Wednesday, December 03, 2008


...of the rule of law and free speech being circumvented for economic expedience. Again, "national interest" is a more expansive concept during times of economic stress.

"Green had embarrassed the Home Office -- which oversees police and immigration matters -- by publicizing confidential documents showing that a recession would lead to a rise in crime and that it had cleared 5,000 illegal immigrants to work as private guards and one to work as a Parliament janitor.
Police held Green, the Conservative Party‘s immigration spokesman, for nine hours. They searched his offices and homes in London and Kent in Southeast England, confiscating his mobile phone, Blackberry and computers. A police statement said they were investigating whether Green was conspiring to “commit misconduct in a public office” by encouraging leaks...
“If there was a threat to national security, it is right for the police to investigate and for them to take action,” George Foulkes, a Labour member of the House of Lords, told BBC Radio 4 earlier. Replying, David Davis, Green’s former boss, said the suggestion was “entirely ludicrous.”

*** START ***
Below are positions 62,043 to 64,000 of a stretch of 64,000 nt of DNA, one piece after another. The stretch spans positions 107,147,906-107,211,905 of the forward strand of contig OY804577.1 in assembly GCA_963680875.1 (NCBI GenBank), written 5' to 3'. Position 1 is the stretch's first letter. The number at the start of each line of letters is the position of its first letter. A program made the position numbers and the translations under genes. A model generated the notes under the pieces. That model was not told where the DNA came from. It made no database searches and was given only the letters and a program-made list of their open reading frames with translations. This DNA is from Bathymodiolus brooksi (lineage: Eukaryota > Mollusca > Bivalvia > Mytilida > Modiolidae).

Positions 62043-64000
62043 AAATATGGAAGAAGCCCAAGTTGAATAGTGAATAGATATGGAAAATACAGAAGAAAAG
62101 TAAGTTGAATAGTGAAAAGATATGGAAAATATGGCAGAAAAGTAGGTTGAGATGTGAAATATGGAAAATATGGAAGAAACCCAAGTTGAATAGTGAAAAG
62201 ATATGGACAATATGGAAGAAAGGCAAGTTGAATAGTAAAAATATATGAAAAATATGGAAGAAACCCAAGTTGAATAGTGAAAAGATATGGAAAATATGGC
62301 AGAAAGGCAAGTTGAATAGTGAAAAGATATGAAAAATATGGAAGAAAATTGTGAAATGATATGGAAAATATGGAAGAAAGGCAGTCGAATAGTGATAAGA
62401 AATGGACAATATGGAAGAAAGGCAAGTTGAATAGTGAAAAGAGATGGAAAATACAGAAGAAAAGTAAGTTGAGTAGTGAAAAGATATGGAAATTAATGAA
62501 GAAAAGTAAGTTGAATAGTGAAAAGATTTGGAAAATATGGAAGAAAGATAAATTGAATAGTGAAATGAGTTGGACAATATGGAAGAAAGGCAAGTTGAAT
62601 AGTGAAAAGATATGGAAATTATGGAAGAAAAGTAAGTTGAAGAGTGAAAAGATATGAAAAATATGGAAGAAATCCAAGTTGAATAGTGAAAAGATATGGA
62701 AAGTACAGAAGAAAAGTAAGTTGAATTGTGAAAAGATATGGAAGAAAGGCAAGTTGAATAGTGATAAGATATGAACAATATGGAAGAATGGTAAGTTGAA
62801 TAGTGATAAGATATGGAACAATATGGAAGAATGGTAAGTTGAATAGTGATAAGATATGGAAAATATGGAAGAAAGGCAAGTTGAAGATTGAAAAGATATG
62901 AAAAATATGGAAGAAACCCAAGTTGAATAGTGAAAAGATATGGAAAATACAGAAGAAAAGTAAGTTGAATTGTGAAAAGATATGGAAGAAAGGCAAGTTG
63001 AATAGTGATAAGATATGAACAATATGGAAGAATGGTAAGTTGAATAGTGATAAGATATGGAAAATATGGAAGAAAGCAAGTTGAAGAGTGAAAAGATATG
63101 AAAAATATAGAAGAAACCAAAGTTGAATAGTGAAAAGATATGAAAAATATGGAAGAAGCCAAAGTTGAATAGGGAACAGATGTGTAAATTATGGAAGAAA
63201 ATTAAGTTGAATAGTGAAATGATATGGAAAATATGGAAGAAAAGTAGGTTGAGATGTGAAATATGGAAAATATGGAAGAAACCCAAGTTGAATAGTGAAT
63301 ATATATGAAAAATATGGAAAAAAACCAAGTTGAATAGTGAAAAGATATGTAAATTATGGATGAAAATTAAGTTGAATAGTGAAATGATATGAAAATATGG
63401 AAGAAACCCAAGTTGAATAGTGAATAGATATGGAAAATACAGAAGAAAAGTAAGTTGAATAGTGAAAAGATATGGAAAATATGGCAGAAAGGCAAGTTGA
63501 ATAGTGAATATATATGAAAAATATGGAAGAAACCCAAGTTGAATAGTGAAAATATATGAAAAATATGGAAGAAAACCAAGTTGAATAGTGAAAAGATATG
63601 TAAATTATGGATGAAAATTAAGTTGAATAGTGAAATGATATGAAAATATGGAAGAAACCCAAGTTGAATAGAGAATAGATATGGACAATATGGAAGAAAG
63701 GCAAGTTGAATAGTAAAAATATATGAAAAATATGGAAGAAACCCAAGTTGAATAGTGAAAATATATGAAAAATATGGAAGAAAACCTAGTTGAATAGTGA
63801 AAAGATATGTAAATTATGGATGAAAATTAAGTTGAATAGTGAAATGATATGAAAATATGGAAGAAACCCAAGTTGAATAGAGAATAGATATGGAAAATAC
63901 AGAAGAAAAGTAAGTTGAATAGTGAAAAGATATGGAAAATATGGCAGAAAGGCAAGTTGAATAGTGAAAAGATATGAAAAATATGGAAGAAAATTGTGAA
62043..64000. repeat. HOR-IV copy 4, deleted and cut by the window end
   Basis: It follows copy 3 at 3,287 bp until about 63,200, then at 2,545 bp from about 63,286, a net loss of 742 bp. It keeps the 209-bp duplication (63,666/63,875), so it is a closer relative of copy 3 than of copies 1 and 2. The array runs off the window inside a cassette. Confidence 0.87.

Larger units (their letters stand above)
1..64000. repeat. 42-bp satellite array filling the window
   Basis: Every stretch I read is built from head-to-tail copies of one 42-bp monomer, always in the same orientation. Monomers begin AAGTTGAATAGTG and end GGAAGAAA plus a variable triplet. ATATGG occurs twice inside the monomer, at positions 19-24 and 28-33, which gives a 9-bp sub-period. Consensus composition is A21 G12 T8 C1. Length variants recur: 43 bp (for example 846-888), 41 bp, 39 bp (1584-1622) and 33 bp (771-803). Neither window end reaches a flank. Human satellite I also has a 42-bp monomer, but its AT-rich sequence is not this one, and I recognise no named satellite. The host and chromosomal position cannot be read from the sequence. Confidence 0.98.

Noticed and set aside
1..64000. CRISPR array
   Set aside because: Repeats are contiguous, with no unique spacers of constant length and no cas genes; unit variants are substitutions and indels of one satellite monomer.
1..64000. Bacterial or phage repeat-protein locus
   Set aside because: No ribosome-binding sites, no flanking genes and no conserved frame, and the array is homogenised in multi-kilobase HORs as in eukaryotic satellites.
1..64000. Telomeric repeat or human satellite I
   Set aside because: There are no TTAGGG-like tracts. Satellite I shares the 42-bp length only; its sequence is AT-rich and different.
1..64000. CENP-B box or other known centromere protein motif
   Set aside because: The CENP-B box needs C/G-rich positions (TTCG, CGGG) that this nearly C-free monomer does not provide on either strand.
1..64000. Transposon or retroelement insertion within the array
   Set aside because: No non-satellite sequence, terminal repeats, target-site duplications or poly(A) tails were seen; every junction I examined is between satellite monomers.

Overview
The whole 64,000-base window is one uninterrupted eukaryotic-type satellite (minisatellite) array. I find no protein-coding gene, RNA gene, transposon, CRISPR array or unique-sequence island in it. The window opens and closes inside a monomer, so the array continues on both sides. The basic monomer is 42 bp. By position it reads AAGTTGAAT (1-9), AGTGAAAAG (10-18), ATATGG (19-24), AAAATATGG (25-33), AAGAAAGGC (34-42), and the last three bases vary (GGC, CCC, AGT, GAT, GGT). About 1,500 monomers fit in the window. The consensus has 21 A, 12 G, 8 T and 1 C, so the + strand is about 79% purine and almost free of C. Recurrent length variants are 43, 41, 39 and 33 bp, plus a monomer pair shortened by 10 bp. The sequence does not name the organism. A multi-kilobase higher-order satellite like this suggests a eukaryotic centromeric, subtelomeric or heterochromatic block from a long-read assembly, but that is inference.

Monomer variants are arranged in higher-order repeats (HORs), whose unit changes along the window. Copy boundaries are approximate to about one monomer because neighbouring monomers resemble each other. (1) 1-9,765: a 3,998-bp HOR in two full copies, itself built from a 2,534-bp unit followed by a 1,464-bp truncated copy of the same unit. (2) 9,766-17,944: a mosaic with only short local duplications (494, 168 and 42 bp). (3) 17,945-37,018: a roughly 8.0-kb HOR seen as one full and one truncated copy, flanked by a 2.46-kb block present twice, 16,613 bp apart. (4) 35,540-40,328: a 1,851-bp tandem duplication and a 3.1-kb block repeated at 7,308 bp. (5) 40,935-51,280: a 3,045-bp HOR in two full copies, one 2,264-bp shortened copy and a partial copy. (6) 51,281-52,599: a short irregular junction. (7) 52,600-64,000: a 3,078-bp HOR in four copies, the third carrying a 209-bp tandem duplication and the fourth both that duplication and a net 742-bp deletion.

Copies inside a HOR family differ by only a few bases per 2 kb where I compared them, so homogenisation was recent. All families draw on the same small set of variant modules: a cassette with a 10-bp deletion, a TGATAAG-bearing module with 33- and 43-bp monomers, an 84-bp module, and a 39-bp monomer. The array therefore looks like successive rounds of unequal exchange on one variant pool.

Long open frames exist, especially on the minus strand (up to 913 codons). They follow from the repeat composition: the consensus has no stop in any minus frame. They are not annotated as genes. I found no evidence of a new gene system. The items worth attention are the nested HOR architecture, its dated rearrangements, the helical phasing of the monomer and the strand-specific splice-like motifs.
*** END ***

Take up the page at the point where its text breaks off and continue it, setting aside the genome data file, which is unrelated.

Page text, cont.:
By Aleks TapinshAAPDecember 02, 2008 01:45pm
TALKING about the global financial crisis can land you two years in jail in Latvia, under a new law that has seen a muscian and economist arrested for wondering if their bank deposits are safe.
The Baltic state's new law against spreading false financial information has outraged human rights campaigners.
In one of a string of high-profile cases, musician Valters Fridenbergs faced a police investigation after he urged the audience to withdraw their money from two major banks.
He later claimed it was a joke, but the police launched a probe nonetheless.
Security police also arrested an economics lecturer, for "distributing untrue data or news about the conditions of the finance system of the Republic of Latvia''.

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